2:                  Apple_HFS JangoFett               469.6 GB   disk0s2
3:       Microsoft Basic Data                         9.3 GB     disk0s3
4:       Microsoft Basic Data                         20.0 GB    disk0s4
5:                 Linux Swap                         1.0 GB     disk0s5
/dev/disk1
#:                       TYPE NAME                    SIZE       IDENTIFIER
0:      GUID_partition_scheme                        
500.1 GB   disk1
1:                        EFI                         209.7 MB   disk1s1
2:                  Apple_HFS Backup                  499.8 GB   disk1s2
/dev/disk2
#:                       TYPE NAME                    SIZE       IDENTIFIER
0:      GUID_partition_scheme                        *500.1 GB   disk2
1:                        EFI                         209.7 MB   disk2s1
2:                  Apple_HFS JangoFett               469.6 GB   disk2s2
3:       Microsoft Basic Data                         9.3 GB     disk2s3
4:       Microsoft Basic Data                         20.0 GB    disk2s4
5:                 Linux Swap                         1.0 GB     disk2s5

You now have a perfect clone of your hard drive!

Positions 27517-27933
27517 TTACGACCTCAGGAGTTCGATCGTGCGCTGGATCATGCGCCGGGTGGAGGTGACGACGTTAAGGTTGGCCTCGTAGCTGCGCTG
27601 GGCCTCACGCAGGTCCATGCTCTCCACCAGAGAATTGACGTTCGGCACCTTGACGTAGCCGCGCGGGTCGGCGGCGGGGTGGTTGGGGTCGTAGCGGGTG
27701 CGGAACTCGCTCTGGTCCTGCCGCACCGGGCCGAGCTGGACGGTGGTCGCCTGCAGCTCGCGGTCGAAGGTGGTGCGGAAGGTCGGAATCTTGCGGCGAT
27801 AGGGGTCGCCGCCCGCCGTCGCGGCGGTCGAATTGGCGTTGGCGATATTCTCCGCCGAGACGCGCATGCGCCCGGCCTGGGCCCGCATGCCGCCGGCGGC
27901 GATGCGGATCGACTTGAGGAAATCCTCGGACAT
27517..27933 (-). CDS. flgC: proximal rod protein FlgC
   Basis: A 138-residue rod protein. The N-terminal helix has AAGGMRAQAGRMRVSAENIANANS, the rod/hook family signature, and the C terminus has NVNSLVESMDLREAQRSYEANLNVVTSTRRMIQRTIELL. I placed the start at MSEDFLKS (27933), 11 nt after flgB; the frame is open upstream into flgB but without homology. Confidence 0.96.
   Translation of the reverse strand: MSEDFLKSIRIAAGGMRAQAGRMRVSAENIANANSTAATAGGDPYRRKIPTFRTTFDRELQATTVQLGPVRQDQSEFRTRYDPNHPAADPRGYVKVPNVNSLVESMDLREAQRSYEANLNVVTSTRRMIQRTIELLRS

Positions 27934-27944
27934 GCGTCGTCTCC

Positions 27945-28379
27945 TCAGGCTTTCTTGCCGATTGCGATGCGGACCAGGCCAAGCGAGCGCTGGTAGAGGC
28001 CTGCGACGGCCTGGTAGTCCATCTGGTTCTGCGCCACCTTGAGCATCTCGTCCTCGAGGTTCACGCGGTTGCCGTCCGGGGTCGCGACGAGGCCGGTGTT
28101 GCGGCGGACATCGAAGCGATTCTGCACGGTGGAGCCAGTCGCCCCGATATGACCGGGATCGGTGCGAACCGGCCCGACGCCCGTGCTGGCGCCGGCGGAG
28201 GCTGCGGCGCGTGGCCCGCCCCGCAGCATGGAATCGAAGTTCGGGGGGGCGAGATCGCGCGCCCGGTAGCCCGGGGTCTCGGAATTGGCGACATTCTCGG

Remove the clone from the external enclosure, pop it into your computer and voila!  All systems running perfectly with no data loss.

If you want to boot from the clone while it is attached via FireWire or USB there are other some other things that need to be done.  That will have to wait for another post.  I’m still figuring that out.

If this was helpful, or you spot an error, please leave a comment!

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Comments
  1. Aaron Greenberg says:

    I know this is a bit of a zombie post, but excellent tutorial! I have a gmirror setup wherein one of the drives is giving up the ghost. Gmirror requires identical drive geometry, aka exactly the same make/model harddrive. Buying outdated hard drives is pretty pricey, so I decided to purchase two new drives and one spare for future calamity. This meant I needed to do something just like this or suck it up and do a manual transfer of scripts..etc.

    I actually just removed one of the drives and connected the new drive to the second sata cable. Transfer was quick and painless. I especially like the -INFO argument for kill. I never even knew that existed. Super useful for screen.

    Like

    • John A says:

      Aaron, thanks for the comment! I’m glad it worked. Although the post is old, you, and others like you, are exactly the reason the post is here in the first place. I’m happy it continues to help. Honestly, I often find myself referring back to my own blog when I can’t remember how I did something.

      That gmirror sounds pretty interesting. You should write something up for it.

      Like

  2. […] = Data Description; utility used to copy and convert data.  See my other post here for more information on this powerful unix […]

    Like